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Oral Herpes FAQs

Oral Herpes FAQs

Q: How common are cold sores, fever blisters?

Oral Herpes FAQsBy adulthood, over 90% of people in the United States are exposed to one or more of the viruses in the family that includes the cold sore virus. Scientists do not know why, but not everyone who is exposed to the virus develops recurring cold sores. About 40% of people exposed to the cold sore virus experience one or more lesions per year.

Some people may get a cold sore 4 or more times per year. Some will get only one or two per year. Still others may have them only once in their lifetime. Many people are infected and don't even know it. They are a significant reason there is a burgeoning epidemic of HSV infection around the world, as these people unknowingly spread the disease to uninfected people.

Q: What is a Cold Sore, Fever Blister?

Many people are not aware that Fever Blisters and Cold Sores both refer to the same thing, an infection on the lips caused by the human herpes simplex virus, usually type 1 (HSV-1).  The medical term is known as oral herpes. A cold sore typically begins as an itch, tingle, or tenderness to the touch (prodrome), and progresses on to become a skin eruption. As the disease progresses, small fluid filled vesicles may form and join together.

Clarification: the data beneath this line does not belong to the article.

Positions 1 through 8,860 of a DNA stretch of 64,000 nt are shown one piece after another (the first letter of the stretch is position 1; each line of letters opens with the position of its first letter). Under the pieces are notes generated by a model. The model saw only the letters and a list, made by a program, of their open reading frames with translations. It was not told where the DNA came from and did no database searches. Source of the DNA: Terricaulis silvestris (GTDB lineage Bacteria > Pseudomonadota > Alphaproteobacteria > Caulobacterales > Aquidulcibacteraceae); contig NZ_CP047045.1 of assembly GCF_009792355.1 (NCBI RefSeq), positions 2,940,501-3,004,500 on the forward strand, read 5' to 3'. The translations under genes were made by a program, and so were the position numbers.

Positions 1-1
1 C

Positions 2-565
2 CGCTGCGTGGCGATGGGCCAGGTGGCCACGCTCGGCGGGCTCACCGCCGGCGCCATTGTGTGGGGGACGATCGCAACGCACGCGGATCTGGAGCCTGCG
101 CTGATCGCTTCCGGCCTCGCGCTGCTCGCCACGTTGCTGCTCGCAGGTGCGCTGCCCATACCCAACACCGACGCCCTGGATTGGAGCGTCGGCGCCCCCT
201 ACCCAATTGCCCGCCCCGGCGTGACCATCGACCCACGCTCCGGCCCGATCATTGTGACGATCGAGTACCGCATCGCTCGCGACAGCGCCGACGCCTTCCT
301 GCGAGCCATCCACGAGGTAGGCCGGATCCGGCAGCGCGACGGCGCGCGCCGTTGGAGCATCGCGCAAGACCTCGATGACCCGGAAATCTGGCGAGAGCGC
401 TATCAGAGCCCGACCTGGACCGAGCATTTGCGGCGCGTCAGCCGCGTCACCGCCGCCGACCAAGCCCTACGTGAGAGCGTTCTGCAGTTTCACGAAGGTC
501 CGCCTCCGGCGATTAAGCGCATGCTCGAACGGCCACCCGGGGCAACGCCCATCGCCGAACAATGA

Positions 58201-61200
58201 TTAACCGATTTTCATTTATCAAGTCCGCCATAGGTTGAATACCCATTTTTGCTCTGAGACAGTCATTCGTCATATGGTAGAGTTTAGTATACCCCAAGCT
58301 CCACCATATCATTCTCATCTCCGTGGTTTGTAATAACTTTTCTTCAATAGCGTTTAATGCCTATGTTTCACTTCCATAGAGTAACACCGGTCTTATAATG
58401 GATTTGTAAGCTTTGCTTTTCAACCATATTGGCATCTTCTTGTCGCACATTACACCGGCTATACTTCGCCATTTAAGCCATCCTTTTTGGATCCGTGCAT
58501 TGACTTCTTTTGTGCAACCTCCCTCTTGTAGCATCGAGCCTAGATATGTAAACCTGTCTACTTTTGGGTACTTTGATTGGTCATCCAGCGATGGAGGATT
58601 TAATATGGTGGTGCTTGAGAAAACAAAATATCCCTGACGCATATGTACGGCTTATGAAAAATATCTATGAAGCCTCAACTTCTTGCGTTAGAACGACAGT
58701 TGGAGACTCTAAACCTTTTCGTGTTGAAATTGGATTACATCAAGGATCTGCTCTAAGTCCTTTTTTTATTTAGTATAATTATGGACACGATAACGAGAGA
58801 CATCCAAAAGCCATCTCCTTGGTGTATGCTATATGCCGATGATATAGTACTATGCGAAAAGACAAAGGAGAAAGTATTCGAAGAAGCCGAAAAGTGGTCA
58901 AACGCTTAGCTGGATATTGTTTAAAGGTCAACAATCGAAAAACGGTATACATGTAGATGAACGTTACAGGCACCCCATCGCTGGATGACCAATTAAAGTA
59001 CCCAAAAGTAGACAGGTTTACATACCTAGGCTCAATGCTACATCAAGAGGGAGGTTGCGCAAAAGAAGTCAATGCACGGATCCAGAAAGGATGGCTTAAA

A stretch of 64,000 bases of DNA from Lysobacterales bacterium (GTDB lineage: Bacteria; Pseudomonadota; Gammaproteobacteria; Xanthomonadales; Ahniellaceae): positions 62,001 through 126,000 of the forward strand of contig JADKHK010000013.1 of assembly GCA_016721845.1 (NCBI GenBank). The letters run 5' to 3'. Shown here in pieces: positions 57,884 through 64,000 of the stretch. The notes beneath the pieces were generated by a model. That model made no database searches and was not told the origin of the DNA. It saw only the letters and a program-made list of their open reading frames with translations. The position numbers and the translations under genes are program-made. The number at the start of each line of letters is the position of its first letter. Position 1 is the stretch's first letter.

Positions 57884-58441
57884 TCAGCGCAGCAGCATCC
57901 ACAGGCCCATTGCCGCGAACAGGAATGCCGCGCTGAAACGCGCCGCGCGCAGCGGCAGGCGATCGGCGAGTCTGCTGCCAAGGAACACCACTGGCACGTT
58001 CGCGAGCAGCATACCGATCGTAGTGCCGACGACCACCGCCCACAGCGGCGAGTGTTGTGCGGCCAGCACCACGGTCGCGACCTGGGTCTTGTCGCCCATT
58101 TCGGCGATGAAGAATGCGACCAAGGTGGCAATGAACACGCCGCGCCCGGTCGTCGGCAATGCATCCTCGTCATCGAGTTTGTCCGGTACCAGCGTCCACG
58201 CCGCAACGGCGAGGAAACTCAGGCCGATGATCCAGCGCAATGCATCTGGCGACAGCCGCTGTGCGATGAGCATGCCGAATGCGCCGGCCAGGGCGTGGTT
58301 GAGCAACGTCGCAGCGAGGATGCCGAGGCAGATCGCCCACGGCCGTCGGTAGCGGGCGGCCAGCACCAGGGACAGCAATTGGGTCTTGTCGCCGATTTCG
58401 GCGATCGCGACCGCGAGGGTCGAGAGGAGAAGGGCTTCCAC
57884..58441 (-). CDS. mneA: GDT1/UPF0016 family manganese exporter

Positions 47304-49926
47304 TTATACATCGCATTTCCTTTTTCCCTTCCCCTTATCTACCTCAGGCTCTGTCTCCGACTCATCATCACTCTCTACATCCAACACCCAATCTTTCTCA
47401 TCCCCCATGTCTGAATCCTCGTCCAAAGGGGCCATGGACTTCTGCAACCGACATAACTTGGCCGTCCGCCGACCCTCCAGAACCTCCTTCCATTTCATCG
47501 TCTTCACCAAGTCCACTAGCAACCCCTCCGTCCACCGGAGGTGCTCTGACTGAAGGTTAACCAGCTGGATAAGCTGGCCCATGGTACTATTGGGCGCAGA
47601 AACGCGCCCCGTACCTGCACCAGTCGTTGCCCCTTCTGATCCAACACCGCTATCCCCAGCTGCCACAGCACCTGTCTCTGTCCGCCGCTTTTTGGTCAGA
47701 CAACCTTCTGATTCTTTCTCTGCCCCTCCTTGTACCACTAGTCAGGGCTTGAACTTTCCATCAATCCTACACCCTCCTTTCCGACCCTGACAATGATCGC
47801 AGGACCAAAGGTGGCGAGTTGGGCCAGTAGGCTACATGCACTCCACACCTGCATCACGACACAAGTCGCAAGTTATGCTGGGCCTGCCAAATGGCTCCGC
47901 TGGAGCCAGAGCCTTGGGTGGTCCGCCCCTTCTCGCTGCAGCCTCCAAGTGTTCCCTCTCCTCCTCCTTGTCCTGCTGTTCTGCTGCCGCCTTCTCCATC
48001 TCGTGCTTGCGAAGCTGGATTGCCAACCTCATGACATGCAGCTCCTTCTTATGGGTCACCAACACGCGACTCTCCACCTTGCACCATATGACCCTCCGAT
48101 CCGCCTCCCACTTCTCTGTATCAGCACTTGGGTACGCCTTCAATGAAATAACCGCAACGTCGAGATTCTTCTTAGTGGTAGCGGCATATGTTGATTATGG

These eventually break due to disease progression and form ulcers. The ulcers may weep fluid when they are open. They are very contagious at this time. The ulcers then scab over and heal spontaneously without complications in 7-14 days.

Cold sores / fever blisters usually occur on or very near the lips. Some people may get more than one cold sore at a time. Some people may get them under the nose and in surrounding areas. Oral herpes can also occur inside the mouth occurring on the roof of the mouth and the gum adjacent to the teeth only (non movable tissue only) This need to be distinguished from canker sores which occurs only on the movable tissues of the mouth.

 

Less frequently other parts of the body (arm, finger, leg, eye) can become infected, as well.  Cold sores can be very embarrassing for some people. Fear of embarrassment can lead some to compromise their work or school responsibilities.

 

Q: Are cold sores just a trivial disease that will go away anyway?

In most people, cold sores can be very painful and can be an extreme social embarrassment. Even though most people heal in about 10 days after having a painful lesion, cold sores are not a trivial disease.

When the cold sore virus is accidentally transmitted to a baby or somebody with a weakened immune system, the results can be disastrous. Serious infections can lead to death. Infection of the eyes can lead to blindness.

 

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